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Taking Learning to New Heights

For a week this fall, a group of students with visual impairments and their SSD teachers took their learning to new heights by venturing outside the classroom. Way outside.

Three SSD teachers and 11 students who receive services from SSD traveled to the U.S. Space and Rocket Center in Huntsville, Ala., in September to participate in the Space Camp for Interested Visually Impaired Students (SCIVIS).

The weeklong camp, coordinated by teachers of the visually impaired from throughout the United States, features accessible, hands-on activities using state-of-the-art simulators and mission hardware. Many adaptations are available to allow students with visual impairments to participate fully, including Braille and large-print materials, lamps and magnification devices.

Students learn about teamwork, leadership and decision making in the areas of science, technology, engineering and math. Living in a group setting with other students away from home also allows participants to increase their independence and skills in Braille reading, daily living, orientation and mobility, said SSD teacher Alexis Moore.

“I think the students benefit in so many ways,” Moore said. “They are able to meet other students from around the United States and the world who may have the same or similar visual impairment. Some will cry, overcome fears, mature, exhibit leadership qualities and most, if not all, will establish friendships for life.”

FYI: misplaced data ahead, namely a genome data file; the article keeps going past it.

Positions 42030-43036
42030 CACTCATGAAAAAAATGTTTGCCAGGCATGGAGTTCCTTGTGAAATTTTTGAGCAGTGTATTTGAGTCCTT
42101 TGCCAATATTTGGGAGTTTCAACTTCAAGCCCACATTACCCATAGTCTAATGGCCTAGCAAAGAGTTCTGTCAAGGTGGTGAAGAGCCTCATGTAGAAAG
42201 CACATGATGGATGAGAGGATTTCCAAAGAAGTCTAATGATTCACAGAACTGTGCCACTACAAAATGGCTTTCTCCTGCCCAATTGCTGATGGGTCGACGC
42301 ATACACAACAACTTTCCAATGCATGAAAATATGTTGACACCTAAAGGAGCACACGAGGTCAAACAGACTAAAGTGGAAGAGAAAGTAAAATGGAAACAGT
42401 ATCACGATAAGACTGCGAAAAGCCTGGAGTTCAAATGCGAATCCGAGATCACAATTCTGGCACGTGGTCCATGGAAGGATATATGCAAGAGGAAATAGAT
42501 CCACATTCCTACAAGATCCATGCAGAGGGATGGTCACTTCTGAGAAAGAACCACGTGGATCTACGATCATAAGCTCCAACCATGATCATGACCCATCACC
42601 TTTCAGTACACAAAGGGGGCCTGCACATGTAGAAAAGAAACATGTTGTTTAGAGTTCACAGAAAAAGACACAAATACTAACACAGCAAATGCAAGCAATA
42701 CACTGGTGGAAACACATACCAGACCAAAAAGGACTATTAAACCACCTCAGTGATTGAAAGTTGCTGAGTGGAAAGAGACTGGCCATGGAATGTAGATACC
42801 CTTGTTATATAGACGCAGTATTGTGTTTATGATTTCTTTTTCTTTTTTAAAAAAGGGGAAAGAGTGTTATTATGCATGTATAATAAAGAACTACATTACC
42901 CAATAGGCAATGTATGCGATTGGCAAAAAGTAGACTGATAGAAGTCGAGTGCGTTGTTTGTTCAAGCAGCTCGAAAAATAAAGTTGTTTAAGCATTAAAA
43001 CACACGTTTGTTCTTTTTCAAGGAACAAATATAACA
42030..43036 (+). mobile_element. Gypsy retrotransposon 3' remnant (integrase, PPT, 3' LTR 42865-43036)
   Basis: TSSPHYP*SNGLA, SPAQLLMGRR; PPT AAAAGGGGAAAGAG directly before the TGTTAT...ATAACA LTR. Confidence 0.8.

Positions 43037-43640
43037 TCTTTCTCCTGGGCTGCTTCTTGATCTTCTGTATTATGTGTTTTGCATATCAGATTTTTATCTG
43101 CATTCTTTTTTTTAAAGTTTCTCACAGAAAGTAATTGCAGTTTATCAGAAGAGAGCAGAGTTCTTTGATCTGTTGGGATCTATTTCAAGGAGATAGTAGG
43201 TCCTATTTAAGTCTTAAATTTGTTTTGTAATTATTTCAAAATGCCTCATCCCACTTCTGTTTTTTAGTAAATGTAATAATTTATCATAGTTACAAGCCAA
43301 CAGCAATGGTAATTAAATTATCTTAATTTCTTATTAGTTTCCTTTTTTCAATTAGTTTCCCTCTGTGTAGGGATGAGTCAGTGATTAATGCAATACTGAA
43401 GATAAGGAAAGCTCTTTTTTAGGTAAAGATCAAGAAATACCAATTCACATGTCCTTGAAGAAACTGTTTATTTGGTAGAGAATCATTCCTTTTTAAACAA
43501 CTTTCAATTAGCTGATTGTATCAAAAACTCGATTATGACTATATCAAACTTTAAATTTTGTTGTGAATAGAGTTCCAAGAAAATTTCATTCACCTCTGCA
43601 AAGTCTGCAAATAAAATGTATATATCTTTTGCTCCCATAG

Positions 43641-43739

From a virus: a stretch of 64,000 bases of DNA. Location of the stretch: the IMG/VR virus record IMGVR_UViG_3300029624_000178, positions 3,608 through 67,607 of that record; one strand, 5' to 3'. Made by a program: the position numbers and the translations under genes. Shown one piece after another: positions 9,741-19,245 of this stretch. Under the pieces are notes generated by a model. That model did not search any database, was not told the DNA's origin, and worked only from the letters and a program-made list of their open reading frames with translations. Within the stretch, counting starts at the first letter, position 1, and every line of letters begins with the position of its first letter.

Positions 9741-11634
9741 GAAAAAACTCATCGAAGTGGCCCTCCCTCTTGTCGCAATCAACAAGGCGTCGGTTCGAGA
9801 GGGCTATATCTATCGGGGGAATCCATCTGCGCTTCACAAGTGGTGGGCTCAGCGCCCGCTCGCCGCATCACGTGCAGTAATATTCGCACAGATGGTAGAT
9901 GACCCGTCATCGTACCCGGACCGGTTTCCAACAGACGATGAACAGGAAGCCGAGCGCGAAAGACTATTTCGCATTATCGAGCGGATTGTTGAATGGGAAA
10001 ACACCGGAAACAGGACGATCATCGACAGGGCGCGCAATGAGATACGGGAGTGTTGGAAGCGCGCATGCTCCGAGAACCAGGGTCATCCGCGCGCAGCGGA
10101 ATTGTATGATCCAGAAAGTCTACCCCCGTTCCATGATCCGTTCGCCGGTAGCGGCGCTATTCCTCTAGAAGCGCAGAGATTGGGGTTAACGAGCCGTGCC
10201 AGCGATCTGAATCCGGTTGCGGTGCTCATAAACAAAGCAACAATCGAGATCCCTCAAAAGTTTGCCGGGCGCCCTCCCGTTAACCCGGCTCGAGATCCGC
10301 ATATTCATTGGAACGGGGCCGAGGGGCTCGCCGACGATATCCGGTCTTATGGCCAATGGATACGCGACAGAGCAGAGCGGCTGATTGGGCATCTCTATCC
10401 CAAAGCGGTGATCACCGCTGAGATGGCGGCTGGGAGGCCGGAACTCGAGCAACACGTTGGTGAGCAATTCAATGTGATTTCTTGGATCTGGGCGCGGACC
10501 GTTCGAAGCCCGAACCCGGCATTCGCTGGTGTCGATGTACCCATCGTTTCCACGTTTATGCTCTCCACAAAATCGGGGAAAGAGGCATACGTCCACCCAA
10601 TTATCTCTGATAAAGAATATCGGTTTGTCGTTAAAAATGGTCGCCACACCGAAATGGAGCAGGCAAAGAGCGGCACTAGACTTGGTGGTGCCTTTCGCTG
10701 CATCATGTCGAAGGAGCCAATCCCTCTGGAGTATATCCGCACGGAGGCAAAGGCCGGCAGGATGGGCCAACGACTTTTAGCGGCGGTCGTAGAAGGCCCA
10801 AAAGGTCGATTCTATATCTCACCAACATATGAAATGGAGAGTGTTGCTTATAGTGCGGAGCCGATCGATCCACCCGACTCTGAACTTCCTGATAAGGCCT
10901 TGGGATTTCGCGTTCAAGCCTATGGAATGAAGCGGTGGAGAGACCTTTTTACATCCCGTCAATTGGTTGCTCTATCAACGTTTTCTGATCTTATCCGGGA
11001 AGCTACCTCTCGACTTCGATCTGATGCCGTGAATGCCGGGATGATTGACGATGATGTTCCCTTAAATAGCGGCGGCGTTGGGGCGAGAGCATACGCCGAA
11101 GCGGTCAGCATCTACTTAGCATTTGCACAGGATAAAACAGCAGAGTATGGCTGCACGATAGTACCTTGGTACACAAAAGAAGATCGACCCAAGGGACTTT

Aryana Dread, a fifth-grader who receives SSD services at Townsend Elementary in the Hazelwood School District, helped lead simulated missions as a flight engineer and a mission scientist. She relished meeting new people and learning about space exploration.

“This was the first time I ever traveled away from home for a week without my mom or dad or two brothers,” Aryana said. “I learned that even though I am blind, it doesn’t mean that I can’t be successful in school or in life. I just need to work harder to achieve my goals.”

Damon Tyson, an eighth-grader at Hazelwood East Middle School, said he especially enjoyed interacting with other attendees during the dance at the end of the program and serving as the leader at Area 51, where camp participants worked together to create a bridge.

“Damon showed terrific leadership and problem-solving skills, and really grew socially,” said Bonnie Lenz, Damon’s SSD teacher. “This was the first time he had been around other kids with visual impairments and it was like leveling the playing field for him.”

Students from SSD have been going to space camp since 2006. Lighthouse for the Blind-St. Louis pays all expenses for students and chaperones to attend.

Aryana Dread
Aryana Dread

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Special School District of St. Louis County (SSD) is a leader in providing special education services to students with disabilities and also provides a wide range of career and technical education programs.
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